Separation Anxiety In Children

Toddler and Child Separation Anxiety Disorder

Separation anxiety in children, is nothing new, but it is a very real disorder. It is usually something that small children experience when their parents leave them, even for a short time. In most cases, children grow out of this condition and begin to understand that their parents are coming back, however it can continue as an anxiety disorder.

What Can You Do?

Child separation anxiety is most often seen as a frustrating developmental stage that parents and caretakers are forced to help the child deal with.

Unfortunately for adults who realize their childs fears are not rational, this condition is not just annoying, it’s downright painful to watch!

There are some things that you can do, once you understand the disorder, to help your child ease their fear and worry.

The first step in understanding how they feel is that many children begin to feel as if they have a headache or stomach ache.

These feelings are real, but are caused by the fear of their parent or carer leaving.

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If you can ease the anxiety over this initial phase, you will have better success at helping them overcome these ailments.

Assure them the best way you can, that you are coming back and give them something they understand time wise. Only you know what this might be.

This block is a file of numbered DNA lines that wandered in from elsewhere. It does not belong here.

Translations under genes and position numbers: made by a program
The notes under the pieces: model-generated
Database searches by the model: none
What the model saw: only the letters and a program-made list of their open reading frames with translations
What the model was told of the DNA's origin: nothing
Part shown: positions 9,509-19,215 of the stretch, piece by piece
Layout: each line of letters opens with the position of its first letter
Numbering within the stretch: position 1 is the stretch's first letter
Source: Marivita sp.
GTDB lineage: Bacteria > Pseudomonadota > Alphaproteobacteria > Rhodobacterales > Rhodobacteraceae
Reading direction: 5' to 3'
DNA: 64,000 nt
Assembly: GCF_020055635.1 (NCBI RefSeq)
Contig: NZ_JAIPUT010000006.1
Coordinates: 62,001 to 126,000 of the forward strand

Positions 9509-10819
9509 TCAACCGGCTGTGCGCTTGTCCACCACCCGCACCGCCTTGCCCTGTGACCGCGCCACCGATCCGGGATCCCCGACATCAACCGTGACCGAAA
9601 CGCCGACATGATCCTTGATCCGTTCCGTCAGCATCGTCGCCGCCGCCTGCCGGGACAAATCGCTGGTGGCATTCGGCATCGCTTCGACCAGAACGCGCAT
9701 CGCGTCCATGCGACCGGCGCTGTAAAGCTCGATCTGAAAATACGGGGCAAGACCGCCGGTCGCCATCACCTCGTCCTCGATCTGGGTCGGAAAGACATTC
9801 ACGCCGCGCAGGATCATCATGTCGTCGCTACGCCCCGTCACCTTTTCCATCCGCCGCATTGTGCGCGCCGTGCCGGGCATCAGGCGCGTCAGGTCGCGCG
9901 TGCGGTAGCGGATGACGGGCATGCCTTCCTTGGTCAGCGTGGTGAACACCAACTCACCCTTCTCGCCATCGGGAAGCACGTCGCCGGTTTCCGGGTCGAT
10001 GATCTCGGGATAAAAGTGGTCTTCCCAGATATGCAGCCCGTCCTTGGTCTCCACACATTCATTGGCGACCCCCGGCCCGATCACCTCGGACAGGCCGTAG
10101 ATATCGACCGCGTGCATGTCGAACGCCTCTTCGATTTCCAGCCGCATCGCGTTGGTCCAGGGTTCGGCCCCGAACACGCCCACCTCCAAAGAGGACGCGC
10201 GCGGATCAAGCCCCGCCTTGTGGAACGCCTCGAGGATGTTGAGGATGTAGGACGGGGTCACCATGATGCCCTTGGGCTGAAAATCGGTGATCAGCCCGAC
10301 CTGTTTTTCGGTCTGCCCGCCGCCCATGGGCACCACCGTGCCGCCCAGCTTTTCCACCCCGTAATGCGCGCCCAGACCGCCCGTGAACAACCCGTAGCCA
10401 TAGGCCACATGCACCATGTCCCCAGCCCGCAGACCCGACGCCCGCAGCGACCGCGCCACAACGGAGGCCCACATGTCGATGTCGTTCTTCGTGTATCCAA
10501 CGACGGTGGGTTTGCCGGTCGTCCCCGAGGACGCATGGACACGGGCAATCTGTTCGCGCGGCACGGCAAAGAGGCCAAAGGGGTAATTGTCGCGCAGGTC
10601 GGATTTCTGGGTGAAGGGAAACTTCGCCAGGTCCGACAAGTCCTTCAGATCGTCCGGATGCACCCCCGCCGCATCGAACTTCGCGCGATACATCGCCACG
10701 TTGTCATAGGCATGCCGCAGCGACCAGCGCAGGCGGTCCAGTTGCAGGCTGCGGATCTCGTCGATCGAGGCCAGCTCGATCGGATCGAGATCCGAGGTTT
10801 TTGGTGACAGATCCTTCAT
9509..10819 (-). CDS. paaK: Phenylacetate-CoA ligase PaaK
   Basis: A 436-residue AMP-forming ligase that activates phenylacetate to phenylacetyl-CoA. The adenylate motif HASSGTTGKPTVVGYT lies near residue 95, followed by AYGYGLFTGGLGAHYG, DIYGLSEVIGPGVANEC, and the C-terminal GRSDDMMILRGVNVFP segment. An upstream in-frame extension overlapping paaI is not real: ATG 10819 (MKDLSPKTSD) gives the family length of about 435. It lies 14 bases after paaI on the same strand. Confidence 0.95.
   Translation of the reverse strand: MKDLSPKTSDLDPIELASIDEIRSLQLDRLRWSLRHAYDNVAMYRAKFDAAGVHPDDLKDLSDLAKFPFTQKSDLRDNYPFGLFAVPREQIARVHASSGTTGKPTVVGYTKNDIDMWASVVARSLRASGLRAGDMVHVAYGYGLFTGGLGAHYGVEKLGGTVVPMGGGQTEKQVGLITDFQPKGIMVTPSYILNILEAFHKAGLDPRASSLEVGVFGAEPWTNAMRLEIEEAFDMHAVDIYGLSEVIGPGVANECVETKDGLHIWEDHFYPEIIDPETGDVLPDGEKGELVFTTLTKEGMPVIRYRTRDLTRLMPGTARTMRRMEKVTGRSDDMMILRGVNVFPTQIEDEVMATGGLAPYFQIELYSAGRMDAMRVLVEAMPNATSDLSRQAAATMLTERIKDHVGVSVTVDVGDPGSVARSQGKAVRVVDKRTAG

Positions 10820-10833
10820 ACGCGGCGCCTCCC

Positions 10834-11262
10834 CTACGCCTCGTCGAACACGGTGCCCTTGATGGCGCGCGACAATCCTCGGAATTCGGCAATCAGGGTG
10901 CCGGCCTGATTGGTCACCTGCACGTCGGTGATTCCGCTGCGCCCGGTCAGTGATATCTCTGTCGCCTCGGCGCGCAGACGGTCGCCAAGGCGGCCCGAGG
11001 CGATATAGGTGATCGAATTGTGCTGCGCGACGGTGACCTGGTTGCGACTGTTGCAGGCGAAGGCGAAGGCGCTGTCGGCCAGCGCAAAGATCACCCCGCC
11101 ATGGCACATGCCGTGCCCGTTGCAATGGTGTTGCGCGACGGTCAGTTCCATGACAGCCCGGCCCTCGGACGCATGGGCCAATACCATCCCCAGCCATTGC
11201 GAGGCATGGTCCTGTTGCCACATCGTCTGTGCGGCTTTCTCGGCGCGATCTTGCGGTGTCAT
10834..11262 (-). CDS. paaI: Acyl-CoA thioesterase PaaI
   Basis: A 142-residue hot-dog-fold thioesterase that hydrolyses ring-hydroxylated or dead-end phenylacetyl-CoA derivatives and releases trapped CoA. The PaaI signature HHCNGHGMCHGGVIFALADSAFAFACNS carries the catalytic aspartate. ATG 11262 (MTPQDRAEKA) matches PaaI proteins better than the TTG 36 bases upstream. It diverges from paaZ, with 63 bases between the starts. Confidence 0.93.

Symptoms of Toddler and Child Separation Anxiety

While you should know that separation anxiety is usually a developmental stage in most children, there are some cases where the anxiety could become debilitating. It has been found that separation anxiety symptoms include:

  • Feeling strong general anxiety and worry when someone leaves the room.
  • Worrying about others leaving, even at known times.
  • Fear of falling asleep, unless the parent is near them and nightmares.
  • Frequent homesickness…don’t want to leave home.

As a child, the separation anxiety can continue into adulthood. If an adult experiences these symptoms, they too can be experiencing separation anxiety and it is recommended they seek treatment.

It is advisable that you talk to your health care professional to see if you can determine a course of treatment.

Many pediatricians recommend just assuring the child that you will return. With time they will begin to understand that it’s normal for their parents to leave and come back and it’s nothing to be afraid of. In extreme cases, therapy may be necessary.

Is your child suffering with anxiety issues? Talk to me in the comments below…

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About Jennifer Johnson

I suffered with social anxiety and stress for years. I discovered what my triggers were and learned to control them. Hopefully some of the natural anxiety relief techniques I have tried, will also be your solution.

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